U.S. Regains Its Energy Clout as Ukraine War Enters Second Year

Source: By David Uberti and Bob Henderson, Wall Street Journal • Posted: Sunday, February 26, 2023

With the West mostly shunning Russia’s oil and gas, U.S. crude exports surge

More oil from shale regions such as the Permian Basin in western Texas is being directed to the Gulf Coast for shipment to overseas markets.PHOTO: JOE RAEDLE/GETTY IMAGES

A year of war in Ukraine has highlighted the return of oil as a source of U.S. financial influence and geopolitical power.

As the West has shunned most Russian energy, unleashing a pressure campaign against the Kremlin’s petroleum revenues, record U.S. crude exports have helped fill the gap in Europe with the oil needed to produce gasoline, diesel and jet fuel.

Since February 2022, when Russia invaded Ukraine, average monthly seaborne cargoes to the continent jumped 38% compared with the previous 12-month period, according to ship-tracking firm Kpler. A fleet of skyscraper-size tankers carried more crude to Germany, France and Italy—the European Union’s largest economies—as well as Spain, which alone boosted purchases by about 88% over the period.

The pull of oil shipments from the Gulf Coast to Europe, which Kpler pegged at 1.53 million barrels a day in January, has in recent months made the continent a larger destination for U.S. crude than Asia.

The trade reflects how U.S. energy clout has been restored on the global stage. Petroleum exports supported Allied countries during both world wars, though a subsequent decline in production diminished that sway over global markets.

Now, fallout from the war in Ukraine is underlining how the shale boom remade U.S. energy leverage over the past 15 years. Innovations in hydraulic fracturing and horizontal drilling that tapped gushers of fossil fuels are reshaping energy trading and prices in the image of West Texas and other shale regions.

U.S. natural gas shipments to Europe more than doubled last year, according to the White House, cushioning the continent’s households and manufacturers after Russia throttled supplies. Analysts say surging U.S. crude production helped to calm markets as the West restricted most Russian exports with bans and novel price caps in recent months.

“America is back in the most predominant position it has been in world energy since the 1950s,” said Daniel Yergin, an energy historian and vice chairman of S&P Global. “U.S. energy now is becoming one of the foundations of European energy security.”

With oil, a widening price gap between European and U.S. crude has turned trans-Atlantic shipments into a lucrative proposition for oil traders and, increasingly, speculators.

Production at North Sea oil fields between the U.K. and Norway has long tapered, buoying the Brent benchmark seen by investors as a global price gauge. At the same time, U.S. drillers produced a near-record 11.9 million barrels a day in 2022, according to the Energy Information Administration, which projects record highs this year and next.

That is depressing the price for West Texas Intermediate crude, the U.S. standard, expanding the difference between Brent and WTI, said Gus Vasquez, head of crude pricing, Americas, at price-reporting firm Argus Media.

In recent weeks, winter storms also slammed U.S. refineries, leaving many unable to process as much crude as usual. The disruption led to a relentless build in domestic stockpiles that are now 9% larger than the five-year average observed by federal record-keepers.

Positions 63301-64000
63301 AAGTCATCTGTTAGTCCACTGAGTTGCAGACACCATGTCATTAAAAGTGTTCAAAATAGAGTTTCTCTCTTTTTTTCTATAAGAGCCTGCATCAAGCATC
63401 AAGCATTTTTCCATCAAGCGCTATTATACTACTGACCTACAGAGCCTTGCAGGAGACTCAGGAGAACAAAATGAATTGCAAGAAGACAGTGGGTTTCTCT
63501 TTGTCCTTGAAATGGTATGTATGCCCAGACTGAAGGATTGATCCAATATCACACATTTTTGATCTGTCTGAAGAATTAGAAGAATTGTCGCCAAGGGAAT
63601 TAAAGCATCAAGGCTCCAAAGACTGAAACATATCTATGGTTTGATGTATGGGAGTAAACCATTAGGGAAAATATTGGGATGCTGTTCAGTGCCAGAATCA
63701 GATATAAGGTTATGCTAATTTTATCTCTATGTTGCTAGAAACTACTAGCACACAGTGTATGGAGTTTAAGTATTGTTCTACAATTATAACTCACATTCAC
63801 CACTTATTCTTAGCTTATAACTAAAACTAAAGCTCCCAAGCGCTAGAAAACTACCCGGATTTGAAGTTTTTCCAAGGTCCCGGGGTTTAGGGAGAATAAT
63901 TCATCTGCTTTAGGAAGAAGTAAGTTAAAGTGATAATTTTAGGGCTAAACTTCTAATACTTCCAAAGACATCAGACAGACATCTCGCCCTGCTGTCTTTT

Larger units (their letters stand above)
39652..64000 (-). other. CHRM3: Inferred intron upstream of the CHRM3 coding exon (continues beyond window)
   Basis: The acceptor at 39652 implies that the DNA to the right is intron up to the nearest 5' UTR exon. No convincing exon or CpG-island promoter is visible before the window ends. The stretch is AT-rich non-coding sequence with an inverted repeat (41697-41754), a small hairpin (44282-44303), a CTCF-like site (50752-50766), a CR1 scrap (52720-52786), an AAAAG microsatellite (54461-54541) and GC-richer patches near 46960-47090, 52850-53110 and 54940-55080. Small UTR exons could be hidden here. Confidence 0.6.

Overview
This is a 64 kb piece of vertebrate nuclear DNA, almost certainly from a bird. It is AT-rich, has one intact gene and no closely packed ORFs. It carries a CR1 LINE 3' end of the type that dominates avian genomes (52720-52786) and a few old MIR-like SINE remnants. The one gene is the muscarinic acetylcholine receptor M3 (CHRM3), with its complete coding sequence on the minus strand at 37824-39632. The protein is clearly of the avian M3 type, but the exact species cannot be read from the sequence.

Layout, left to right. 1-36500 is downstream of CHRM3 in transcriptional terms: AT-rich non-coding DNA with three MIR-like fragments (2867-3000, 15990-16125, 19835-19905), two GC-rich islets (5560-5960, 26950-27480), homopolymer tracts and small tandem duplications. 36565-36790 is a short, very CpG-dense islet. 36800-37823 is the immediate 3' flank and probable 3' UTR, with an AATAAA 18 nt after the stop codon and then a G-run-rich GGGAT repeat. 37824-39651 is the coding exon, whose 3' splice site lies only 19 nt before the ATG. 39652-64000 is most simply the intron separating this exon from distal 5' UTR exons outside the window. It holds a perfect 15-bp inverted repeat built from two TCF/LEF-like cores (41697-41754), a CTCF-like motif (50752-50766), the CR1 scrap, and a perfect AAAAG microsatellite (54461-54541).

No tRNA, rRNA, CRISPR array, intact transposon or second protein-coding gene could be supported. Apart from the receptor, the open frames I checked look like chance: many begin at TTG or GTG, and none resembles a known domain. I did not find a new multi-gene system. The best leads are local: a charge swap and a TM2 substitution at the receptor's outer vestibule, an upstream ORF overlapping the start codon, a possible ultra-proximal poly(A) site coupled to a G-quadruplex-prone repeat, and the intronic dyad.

“If we don’t export these barrels, we have nothing to do with them,” Mr. Vasquez said.

Before the war in Ukraine, oil traders generally saw a $3 or $4 WTI discount to Brent as sufficient to cover transportation to Europe and other costs. That spread skyrocketed after the Russian invasion, at times topping $10 a barrel, as the economic conflict between Moscow and the West scrambled shipping routes and pushed up demand for tankers.

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On Friday, contracts for Brent crude to be delivered in April ran $6.84 a barrel higher than WTI, according to Dow Jones Market Data.

That differential is signaling more traders to direct oil from shale regions such as Texas’ Permian Basin through a network of pipelines to the Gulf Coast.

Many of those barrels land at Corpus Christi, Texas, where they can be loaded onto ships and sent abroad. Crude exports from the port averaged nearly 1.9 million barrels a day last year, equivalent to more than half of the U.S. total.

The facility allows 1,100-foot tankers known as very large crude carriers, or VLCCs, to take on most of their cargo from docks, rather than from smaller ships that ferry oil to the massive vessels on the open water.

“In shipping, bigger is better,” said Sean Strawbridge, chief executive of the Port of Corpus Christi.

Even as ports along the Gulf Coast expand infrastructure for such exports in the coming years, the flow of U.S. crude faces new questions at home and abroad.

Major drillers are returning more cash to shareholders rather than investing in production, threatening the growth of shale oil. President Biden’s emergency release of 180 million barrels from U.S. crude reserves, announced last March, has ended. China’s emergence from pandemic lockdowns promises to siphon off more supplies.

In Europe, many policy makers and executives are calling for clean-energy subsidies similar to Mr. Biden’s climate-and-spending plan in a bid to accelerate the continent’s move away from fossil fuels.

“The U.S. will continue to produce oil in large quantities moving forward,” said Gregory Brew, an energy analyst at Eurasia Group. “The bigger question is ‘What is Europe going to decide for itself?’ ”

Write to David Uberti at david.uberti@wsj.com and Bob Henderson at bob.henderson@wsj.com